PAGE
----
Dogs use mouthing to investigate, but until they’ve investigated (with their teeth), they won’t know how hard they can bite or even that their bite can cause pain.

This is what’s called bite inhibition.

Owners can copy a trick from the dog playbook, however, to help dogs learn to control their bites when they are around people: when dogs play amongst themselves, they nip and bite each other. If a dog is bitten too hard, it will let out a loud yelp or whine, and the dogs stop playing (at least, momentarily). This signals that the dog has been hurt. 

Owners can copy this and also let out a cry of pain if their dog bites. Continue this, and eventually, the dog learns that they are causing harm when they bite hands.  

Chew toys and exercise 

One of the simplest ways to control mouthing is to provide your dog with lots of chew toys. These can be toys from the pet store, or they can be sticks from the park (whatever your dog prefers!).

Dogs often bite or chew out of habit or boredom, and providing an outlet gives them a chance to alleviate this. It also sets boundaries, and you can reinforce that your pet is allowed to bite the sticks, but not your hands. 

As part of this, you can also keep your dog well-exercised. Play fetch with them in the garden or have them chase sticks in the park to get rid of all that excess energy. 

Dog-proof your home 

Owners can set boundaries within their home to help curb mouthing and biting of household items (check out our puppy proofing tips for more detailed info).

If your dog is mouthing on furniture or pillows, for instance, then you can cordon off areas of the home: you can use stair gates, keep doors closed, or set up a doggie bed ramp to help them in and out of certain areas where they are allowed to be. 

Cooling off time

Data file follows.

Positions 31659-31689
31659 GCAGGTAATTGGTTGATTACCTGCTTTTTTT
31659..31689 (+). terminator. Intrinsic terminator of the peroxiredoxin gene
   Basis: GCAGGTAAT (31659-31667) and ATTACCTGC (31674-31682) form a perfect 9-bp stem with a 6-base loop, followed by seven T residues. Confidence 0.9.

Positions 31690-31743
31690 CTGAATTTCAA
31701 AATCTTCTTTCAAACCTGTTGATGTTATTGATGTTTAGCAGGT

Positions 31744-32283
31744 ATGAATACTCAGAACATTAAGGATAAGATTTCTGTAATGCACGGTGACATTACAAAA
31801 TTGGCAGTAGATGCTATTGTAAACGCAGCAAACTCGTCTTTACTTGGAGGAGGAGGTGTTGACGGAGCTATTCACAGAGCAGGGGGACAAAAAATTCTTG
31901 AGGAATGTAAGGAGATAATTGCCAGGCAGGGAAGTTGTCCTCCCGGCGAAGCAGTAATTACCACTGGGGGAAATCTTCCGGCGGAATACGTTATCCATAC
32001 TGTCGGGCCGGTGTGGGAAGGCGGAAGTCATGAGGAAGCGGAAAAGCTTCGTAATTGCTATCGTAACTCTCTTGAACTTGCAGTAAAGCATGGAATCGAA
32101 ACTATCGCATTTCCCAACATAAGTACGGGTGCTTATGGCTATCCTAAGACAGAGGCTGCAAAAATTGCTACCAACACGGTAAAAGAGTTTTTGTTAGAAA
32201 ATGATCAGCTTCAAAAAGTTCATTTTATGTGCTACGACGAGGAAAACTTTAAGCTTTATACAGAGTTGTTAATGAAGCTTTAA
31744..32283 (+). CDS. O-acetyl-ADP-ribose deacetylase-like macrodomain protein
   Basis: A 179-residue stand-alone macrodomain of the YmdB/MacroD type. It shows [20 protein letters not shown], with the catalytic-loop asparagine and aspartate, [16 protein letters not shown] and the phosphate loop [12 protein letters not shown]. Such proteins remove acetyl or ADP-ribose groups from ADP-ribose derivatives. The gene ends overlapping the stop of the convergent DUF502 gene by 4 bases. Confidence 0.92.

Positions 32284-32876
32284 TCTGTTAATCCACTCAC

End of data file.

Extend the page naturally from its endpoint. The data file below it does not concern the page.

If your dog is biting and mouthing too much, you can remove him from the room for some cooling off time - this takes away attention from your pet dog and reinforces the idea that what they are doing isn’t appropriate. 

You can leave your dog in the kitchen, close the door to your living room, or relegate them from the sofa to the floor.

Continually doing this when they mouth will teach them to change their behavior if they want attention in the future. 

Use treats to promote good behavior  

Treats are a great way to train your dog and to reinforce behavioral patterns, and they can be used effectively to teach your pet not to mouth.

  • For example, when playing with your dog, you can keep treats in one hand.
  • Use the treats to discourage them from biting or mouthing on your other hand.
  • If you are teaching verbal commands, such as ‘stop’ or ‘sit,’ then treats can be used to reinforce these commands through association and stop aggressive behavior. 

Dog mouthing: the last word

This is a normal part of your dog’s life. It’s a way for them to show affection, to explore the world around them, and even to make new friends with other dogs in the park. 

But as your dog grows older, owners need to teach their pets how to control their bites, and they need to establish boundaries (no one wants a painful bite on their hand).

With the simple training and behavioral techniques we’ve established in this article, you can curb this behavior from an early age. 

Why not bookmark this guide, so you can teach your dog to stop mouthing?